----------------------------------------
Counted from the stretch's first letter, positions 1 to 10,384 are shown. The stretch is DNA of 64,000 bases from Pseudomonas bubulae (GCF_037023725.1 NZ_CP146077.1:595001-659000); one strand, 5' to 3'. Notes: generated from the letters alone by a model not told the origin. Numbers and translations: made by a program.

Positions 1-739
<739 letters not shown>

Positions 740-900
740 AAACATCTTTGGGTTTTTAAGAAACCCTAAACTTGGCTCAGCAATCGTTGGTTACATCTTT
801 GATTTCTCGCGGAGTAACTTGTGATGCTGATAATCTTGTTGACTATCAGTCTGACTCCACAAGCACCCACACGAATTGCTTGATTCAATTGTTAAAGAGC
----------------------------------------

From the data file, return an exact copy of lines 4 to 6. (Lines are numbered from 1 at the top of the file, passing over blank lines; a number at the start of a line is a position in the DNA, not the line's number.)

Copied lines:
Positions 740-900
740 AAACATCTTTGGGTTTTTAAGAAACCCTAAACTTGGCTCAGCAATCGTTGGTTACATCTTT
801 GATTTCTCGCGGAGTAACTTGTGATGCTGATAATCTTGTTGACTATCAGTCTGACTCCACAAGCACCCACACGAATTGCTTGATTCAATTGTTAAAGAGC